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Cancer patients sought for card-sorting study

Nicole Cameron – 

‘Are you wearing a wig?’ is the kind of question that a young person with cancer might be asked. Whether it makes them feel embarrassed or supported depends on how the question is delivered and interpreted.

I am seeking about 30 people aged between 16 and 25 years who have been diagnosed and treated for cancer to take part in a card-sorting task in which participants are required to group similar kinds of social interactions.

I will collate the results of the card-sorting exercise to form a multi-dimensional model to map the emotional interactions of young people with cancer.

Social support

Using the model, I want to find out more about communication experiences, needs and sensitivities of young people with cancer. The findings will form the basis for producing information that will help families, friends and health professionals provide the right kinds of support for young people with cancer.

Social support is an essential part of a person’s experience with cancer. But social support can be both positive and negative, and unfortunately the latter can be detrimental to a person’s physical and psychological health.

Examples of comments and reactions the participants might have experienced and are being asked to sort are: “Over-protective of me”; “Told me, ‘You’ll be fine’’’; “Whispered about me”; “Assumed that now treatment is over I am fine”; “Commented that I look good”; and “Shared their own experiences with cancer.”

I would like to find out, for example, if participants believe practical assistance and concerned questions have a similar emotional impact, of if they rate questions about their treatment as similar to questions about their bodies, or consider these to be different concepts.

Personal experience

My desire to research this topic was sparked by my own experiences as teenage cancer patient, and awareness of the unique challenges for people in this age group in dealing with what can be a life-threatening condition during a significant time of their development.

My study addresses the social aspects of cancer in the context of youth development, when self-consciousness about body image, emerging sexuality, emotional turbulence and peer pressure are keenly felt. Being diagnosed and treated for cancer, and managing visible side effects (such as hair loss, weight gain and disfigurement), can add another whole dimension to the turmoil of youth, she says.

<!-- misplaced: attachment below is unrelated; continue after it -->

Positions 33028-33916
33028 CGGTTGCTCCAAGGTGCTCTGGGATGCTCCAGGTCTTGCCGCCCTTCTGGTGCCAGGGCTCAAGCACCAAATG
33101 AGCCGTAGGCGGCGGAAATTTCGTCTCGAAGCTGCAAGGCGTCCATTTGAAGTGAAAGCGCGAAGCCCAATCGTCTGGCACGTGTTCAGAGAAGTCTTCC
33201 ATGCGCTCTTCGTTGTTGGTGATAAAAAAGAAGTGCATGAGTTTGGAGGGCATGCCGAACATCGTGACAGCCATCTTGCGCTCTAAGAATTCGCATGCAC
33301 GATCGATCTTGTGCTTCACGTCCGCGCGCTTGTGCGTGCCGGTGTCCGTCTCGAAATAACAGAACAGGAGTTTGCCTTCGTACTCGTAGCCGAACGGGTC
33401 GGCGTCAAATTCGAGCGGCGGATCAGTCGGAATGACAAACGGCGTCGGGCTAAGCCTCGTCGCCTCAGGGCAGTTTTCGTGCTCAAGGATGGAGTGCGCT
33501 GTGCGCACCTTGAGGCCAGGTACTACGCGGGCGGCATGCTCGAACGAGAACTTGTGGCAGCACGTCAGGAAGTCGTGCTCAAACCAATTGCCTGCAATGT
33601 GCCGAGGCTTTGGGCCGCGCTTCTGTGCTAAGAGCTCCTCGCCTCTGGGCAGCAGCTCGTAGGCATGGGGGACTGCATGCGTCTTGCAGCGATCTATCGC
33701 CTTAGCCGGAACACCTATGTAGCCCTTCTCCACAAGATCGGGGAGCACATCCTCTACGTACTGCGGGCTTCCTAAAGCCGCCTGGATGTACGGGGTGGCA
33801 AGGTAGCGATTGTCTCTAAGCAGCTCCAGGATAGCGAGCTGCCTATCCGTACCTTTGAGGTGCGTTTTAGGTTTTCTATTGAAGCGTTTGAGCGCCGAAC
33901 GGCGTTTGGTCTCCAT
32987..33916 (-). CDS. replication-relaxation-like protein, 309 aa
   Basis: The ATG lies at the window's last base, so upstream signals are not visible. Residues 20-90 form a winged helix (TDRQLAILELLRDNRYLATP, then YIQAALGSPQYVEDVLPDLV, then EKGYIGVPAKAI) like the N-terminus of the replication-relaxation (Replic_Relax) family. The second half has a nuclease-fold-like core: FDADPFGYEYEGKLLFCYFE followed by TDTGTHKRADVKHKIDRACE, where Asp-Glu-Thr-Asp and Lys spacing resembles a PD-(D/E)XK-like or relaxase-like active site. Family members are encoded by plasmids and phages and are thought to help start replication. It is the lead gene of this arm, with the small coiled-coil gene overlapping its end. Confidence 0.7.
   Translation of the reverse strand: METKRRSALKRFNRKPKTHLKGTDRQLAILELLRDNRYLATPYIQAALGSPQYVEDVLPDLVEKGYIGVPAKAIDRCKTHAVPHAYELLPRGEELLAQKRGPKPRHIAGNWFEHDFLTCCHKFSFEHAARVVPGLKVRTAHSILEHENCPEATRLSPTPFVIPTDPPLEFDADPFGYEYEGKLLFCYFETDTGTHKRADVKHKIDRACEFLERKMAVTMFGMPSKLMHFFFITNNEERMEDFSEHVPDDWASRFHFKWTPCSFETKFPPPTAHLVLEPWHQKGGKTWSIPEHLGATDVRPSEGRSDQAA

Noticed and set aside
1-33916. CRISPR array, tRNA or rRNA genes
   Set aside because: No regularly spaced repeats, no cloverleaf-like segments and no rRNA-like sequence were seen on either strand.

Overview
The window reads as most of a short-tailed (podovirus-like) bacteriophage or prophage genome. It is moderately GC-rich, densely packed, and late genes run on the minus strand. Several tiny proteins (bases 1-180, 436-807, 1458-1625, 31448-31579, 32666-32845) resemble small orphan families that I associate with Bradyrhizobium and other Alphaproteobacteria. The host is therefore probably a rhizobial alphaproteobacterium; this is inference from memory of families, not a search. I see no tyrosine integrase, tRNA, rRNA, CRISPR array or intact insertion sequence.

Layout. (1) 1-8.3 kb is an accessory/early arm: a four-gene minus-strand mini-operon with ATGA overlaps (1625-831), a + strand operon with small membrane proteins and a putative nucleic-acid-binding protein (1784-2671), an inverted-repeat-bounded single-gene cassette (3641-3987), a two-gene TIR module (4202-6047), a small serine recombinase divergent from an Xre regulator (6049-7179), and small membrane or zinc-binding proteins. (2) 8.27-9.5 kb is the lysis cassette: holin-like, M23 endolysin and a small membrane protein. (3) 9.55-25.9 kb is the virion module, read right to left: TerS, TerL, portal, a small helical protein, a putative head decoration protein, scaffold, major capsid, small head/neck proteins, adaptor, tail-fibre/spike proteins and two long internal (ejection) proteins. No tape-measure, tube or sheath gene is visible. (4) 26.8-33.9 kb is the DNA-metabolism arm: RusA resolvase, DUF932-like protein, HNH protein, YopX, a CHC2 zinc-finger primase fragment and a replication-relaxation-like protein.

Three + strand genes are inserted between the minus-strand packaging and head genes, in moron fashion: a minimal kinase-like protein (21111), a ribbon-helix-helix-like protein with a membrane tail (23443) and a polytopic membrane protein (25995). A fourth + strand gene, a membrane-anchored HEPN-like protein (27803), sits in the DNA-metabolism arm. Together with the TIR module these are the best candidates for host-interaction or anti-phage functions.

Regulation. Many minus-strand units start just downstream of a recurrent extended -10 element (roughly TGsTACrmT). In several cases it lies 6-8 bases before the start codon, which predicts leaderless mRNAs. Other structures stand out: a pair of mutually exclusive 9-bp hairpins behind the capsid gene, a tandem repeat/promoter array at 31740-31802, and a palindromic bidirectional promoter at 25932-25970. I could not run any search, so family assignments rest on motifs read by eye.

Understanding relationships

The model that will be created from the responses will help to provide an understanding of the relationships between interactions in a similar way to how a globe represents the approximate distances between countries, she says.

An understanding of these relationships should support researchers to apprehend the role and importance of psychosocial interactions to adolescents and young adults who experience cancer.

I know from experience what it is like when people unintentionally say the wrong thing, or do not know what to say when talking to a young person with cancer.

Adolescence and youth can be tricky enough with normal developmental changes to deal with; and with uncertainty, fear and loneliness of coping with a cancer diagnosis including such things as the physical impact of chemotherapy on a young person’s emerging identity and self-esteem and youth can be extremely hard period to navigate.

There is so much going on in these years – you are focused on growing up, finding your identity, sorting your education goals, independence, relationships. And there are huge physical changes. Cancer interferes with all of that.

While organisations such as ‘CanTeen’ provide valuable support, not all young people seek their help. Young people in rural areas and small towns in particular may feel isolated and unsupported and it is important that all young people with cancer are provided with the support that they need.

The card-sorting test takes about one hour to complete. Participants will receive the material via post, and after completion participants will receive a $20 gift card.

Nicole Cameron is a Psychology doctoral student at Massey University. She is seen here with the cards designed for her project.

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